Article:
Top 10 Tim Burton Characters
I don’t think you can name a person who hasn’t seen a Tim Burton film, from his early work in Edward Scissorhands, to his more recent pieces like Charlie and the Chocolate Factory.
His famous stylistics have made him stand out in the film industry, and it’s his imagination that brings him a huge, dedicated fan base. With this inventiveness in his work, it’s his characters and their presence that seem to make the most impact on audiences. I’m taking a look across all his films and naming (in my humble opinion) his top 10 characters.
10. Ed Bloom, Big Fish (2003)
This is probably one of Burton’s most misunderstood films. I still can’t get to grips fully with it, but it’s creative flare makes it spellbinding to watch. Ed Bloom, played by Ewan McGregor, Albert Finney and Perry Walston, progresses throughout the film and becomes more endearing to watch. He’s quiet and peaceful, unlike a lot of Burton’s characters which makes him extremely engaging to follow through the film. Yet, his cheeky charm keeps you entertained and laughing.
9. Grandpa Jo, Charlie and the Chocolate Factory (2005)
Unlike a lot of the eccentric characters we see throughout Charlie and the Chocolate Factory, Grandpa Jo (David Kelly) remains wise and collected. His knowledge and encouragement towards Charlie Bucket makes him so incredibly lovable that you find it hard not to want to hold his hand and go for a walk along the chocolate waterfall with him.
8. Vincent, Vincent (1982)
Burton’s shorts are fantastic, and this one really got him noticed. Vincent’s gothic nature and personality specifies exactly what Burton is great at. He takes him from being polite and considerate, to turning into a tormented character from shot to shot. Through only expressing feelings via the detail in the animation without a voice, Burton brings Vincent alive with emotion.
7. Barkis Bittern, Corpse Bride (2005)
Barkis Bittern is a horrible character. He’s a character you really love to hate. Voiced by the wonderful Richard. E. Grant, his gorgeous English voice brings such a detest to the posh accent that he holds. From his giant chin to his repulsive presence, never have I ever wanted to kill a fictional character as much as him.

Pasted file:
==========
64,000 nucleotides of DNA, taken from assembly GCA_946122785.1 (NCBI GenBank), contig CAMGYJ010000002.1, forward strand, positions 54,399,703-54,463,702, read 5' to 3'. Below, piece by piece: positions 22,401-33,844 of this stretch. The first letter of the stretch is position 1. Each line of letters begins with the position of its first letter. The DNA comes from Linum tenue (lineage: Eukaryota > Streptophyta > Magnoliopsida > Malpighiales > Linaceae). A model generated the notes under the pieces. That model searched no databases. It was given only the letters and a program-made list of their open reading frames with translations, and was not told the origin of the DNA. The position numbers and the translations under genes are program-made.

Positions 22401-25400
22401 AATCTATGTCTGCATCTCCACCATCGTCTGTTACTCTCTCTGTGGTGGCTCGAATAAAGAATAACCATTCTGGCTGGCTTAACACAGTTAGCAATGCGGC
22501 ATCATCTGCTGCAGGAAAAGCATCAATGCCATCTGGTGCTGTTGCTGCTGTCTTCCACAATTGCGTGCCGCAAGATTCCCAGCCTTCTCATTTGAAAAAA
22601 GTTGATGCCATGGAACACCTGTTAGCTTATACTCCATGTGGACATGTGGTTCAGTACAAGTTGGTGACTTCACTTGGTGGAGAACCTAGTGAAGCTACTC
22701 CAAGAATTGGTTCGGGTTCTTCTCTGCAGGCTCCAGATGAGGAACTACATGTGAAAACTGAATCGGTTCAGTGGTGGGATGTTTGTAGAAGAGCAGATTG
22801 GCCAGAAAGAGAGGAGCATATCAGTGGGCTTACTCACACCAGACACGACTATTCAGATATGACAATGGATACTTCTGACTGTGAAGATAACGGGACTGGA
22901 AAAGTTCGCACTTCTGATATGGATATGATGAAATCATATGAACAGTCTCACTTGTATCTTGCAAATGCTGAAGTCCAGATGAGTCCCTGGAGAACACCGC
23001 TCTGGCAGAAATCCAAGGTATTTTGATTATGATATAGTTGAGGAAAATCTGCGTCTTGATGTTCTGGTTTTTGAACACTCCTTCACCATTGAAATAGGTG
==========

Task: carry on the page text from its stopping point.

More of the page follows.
6. Ichabod Crane, Sleepy Hollow (1999)
From the long list of characters Johnny Depp has played for Burton, this one always brings back fond memories. The fact he’s squeamish about blood and is a doctor is brilliant. The way his dithering characteristics make him perfect for building up tension in the ridiculous storyline plays out well. And because he’s just so god damn great in the climatic end makes for a stupidly enjoyable watch with him on screen.
5. Lydia Deetz, Beetlejuice (1988)
Winona Ryder was made for this role. She starts off as this misunderstood teen, passionate about the arts with her flamboyant black clothing, and turns into someone her age hanging out with a couple of friendly ghosts. The fun she’s having as she mimes to Shake, Shake Senora brings the whole film together, and her character really holds the plot together.
4. Mrs Lovett, Sweeney Todd: The Demon Barbar of Fleet Street (2007)
From Depp to Helena Bonham Carter, she’s also played relatively minor roles in his films, but this she just comes into her own. In an interview she started she had always wanted to play this character and you can really tell. Her cockney accent, desperation for Sweeney and really quite a good voice for the singing makes her a really delight to watch – Plus, the clothing makes her look awesome.
3. Jack, A Nightmare Before Christmas (1993)
Often confused as being directed by Burton, he wrote this film and had a creative input into the cinematography. Burton made a skeleton seem like the nicest man alive, discovering Christmas and escaping from his Halloween world. If you can turn a bunch of bones into such an iconic character, you’ve struct gold, and that’s exactly what he did with Disney still raking in on the profits.
2. Edward Scissorhands, Edward Scissorhands (1990)
I instantly judge someone when they say they don’t like Edward Scissorhands. Again, he’s taken the most unlikely of characters to be bewitching, and turned almost everyone who’s witnessed him into a blubbering mess. His limitless speech, movement and understanding of the world makes him vulnerable and in need of care. All you want to do is help him get by, and this feeling to look after him stays with you well after you’ve watched the film.
1. Beetlejuice, Beetlejuice (1988)
Michael Keaton, what a man. Beetlejuice is cocky, rude, in your face and loud. He invades everything and everyone around him, desperately seeks attention and will do anything to get what he wants. His being there on screen brings the film alive with excitement. He’s just the definition of ADHD. The quirkiness and originality of this character makes him number 1. You’ve never seen anything like it, and probably never will.
Written and complied by Kelly Alyse. Kelly is the author of blog The Film Obsession and is a contributing reporter for HeyUGuys.
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